According to a story in the Los Angeles Times, the Metropolitan Water District’s massive $340-million turf rebate program — which helped thousands of Southern Californians rip out their lawns in favor of drought-tolerant landscaping — was plagued by poor planning and oversight by the agency, a new audit found.
The rebate program was a key element of California’s drought response, and officials say it helped residents conserve water. But the audit found that the MWD did a “less than satisfactory” job administrating the program due to “inadequate planning, execution, and follow-up,” according to the story.
As a result, MWD auditors concluded that the agency may have overpaid a contractor tasked with inspecting turf replacements, and that the contractor also may have failed to perform some critical inspections it was required to carry out.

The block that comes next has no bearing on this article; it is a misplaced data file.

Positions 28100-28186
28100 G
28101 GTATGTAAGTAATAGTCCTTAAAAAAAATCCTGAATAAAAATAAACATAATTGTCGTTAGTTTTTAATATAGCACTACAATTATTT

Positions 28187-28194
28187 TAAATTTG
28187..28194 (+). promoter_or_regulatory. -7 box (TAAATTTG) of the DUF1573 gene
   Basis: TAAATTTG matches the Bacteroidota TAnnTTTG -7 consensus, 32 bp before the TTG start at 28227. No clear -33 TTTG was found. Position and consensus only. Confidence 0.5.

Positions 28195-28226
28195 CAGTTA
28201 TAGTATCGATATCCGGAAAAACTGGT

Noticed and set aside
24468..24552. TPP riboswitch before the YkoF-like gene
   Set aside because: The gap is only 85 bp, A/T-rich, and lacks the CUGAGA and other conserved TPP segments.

The findings represent perhaps the most scrupulous examination of the popular but costly lawn removal program, which was designed to help urban Californians sharply reduce their outdoor water use during the drought.
Residents began flocking to the program after MWD doubled the size of its rebate to $2 per square foot in 2014, and it grew exponentially after MWD poured an additional $350 million into the conservation program a year later.
Some watchdogs have long feared that the size of the program would lead to waste — and possibly fraud — without strong oversight.
During the period that auditors reviewed, MWD received more than 85,000 applications to remove about 270 million square feet of turf. More than 46,000 of those applications were approved for a payout of $239 million.